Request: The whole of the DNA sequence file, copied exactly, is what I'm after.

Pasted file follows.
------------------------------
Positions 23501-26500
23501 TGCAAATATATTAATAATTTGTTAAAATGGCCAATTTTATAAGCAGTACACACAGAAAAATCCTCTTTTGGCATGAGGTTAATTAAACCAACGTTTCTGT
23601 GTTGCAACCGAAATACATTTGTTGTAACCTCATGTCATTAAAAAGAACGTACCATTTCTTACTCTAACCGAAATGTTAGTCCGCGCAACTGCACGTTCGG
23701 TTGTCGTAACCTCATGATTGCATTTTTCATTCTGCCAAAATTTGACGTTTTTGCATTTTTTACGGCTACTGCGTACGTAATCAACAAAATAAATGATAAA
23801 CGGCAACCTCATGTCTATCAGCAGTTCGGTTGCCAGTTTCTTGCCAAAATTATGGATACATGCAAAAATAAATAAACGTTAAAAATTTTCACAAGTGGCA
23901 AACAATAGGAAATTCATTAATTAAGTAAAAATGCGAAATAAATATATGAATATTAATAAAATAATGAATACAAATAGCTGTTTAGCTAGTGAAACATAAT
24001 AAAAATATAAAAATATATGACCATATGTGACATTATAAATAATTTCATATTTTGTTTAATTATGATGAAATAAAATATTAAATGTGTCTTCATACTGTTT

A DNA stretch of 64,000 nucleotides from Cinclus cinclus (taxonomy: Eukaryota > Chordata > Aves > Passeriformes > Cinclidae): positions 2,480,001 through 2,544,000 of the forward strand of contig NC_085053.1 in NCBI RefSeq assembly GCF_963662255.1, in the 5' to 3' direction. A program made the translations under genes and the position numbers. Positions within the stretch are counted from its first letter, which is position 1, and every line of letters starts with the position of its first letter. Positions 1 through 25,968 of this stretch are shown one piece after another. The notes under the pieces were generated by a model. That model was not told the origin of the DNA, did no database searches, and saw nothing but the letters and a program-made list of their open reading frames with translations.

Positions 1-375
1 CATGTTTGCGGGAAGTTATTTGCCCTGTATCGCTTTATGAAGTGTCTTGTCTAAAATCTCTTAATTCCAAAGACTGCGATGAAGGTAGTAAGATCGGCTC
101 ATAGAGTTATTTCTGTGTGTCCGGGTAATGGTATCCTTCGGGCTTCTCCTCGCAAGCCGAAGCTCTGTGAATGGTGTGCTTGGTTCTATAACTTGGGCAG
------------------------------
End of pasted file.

Positions 23501-26500
23501 TGCAAATATATTAATAATTTGTTAAAATGGCCAATTTTATAAGCAGTACACACAGAAAAATCCTCTTTTGGCATGAGGTTAATTAAACCAACGTTTCTGT
23601 GTTGCAACCGAAATACATTTGTTGTAACCTCATGTCATTAAAAAGAACGTACCATTTCTTACTCTAACCGAAATGTTAGTCCGCGCAACTGCACGTTCGG
23701 TTGTCGTAACCTCATGATTGCATTTTTCATTCTGCCAAAATTTGACGTTTTTGCATTTTTTACGGCTACTGCGTACGTAATCAACAAAATAAATGATAAA
23801 CGGCAACCTCATGTCTATCAGCAGTTCGGTTGCCAGTTTCTTGCCAAAATTATGGATACATGCAAAAATAAATAAACGTTAAAAATTTTCACAAGTGGCA
23901 AACAATAGGAAATTCATTAATTAAGTAAAAATGCGAAATAAATATATGAATATTAATAAAATAATGAATACAAATAGCTGTTTAGCTAGTGAAACATAAT
24001 AAAAATATAAAAATATATGACCATATGTGACATTATAAATAATTTCATATTTTGTTTAATTATGATGAAATAAAATATTAAATGTGTCTTCATACTGTTT

A DNA stretch of 64,000 nucleotides from Cinclus cinclus (taxonomy: Eukaryota > Chordata > Aves > Passeriformes > Cinclidae): positions 2,480,001 through 2,544,000 of the forward strand of contig NC_085053.1 in NCBI RefSeq assembly GCF_963662255.1, in the 5' to 3' direction. A program made the translations under genes and the position numbers. Positions within the stretch are counted from its first letter, which is position 1, and every line of letters starts with the position of its first letter. Positions 1 through 25,968 of this stretch are shown one piece after another. The notes under the pieces were generated by a model. That model was not told the origin of the DNA, did no database searches, and saw nothing but the letters and a program-made list of their open reading frames with translations.

Positions 1-375
1 CATGTTTGCGGGAAGTTATTTGCCCTGTATCGCTTTATGAAGTGTCTTGTCTAAAATCTCTTAATTCCAAAGACTGCGATGAAGGTAGTAAGATCGGCTC
101 ATAGAGTTATTTCTGTGTGTCCGGGTAATGGTATCCTTCGGGCTTCTCCTCGCAAGCCGAAGCTCTGTGAATGGTGTGCTTGGTTCTATAACTTGGGCAG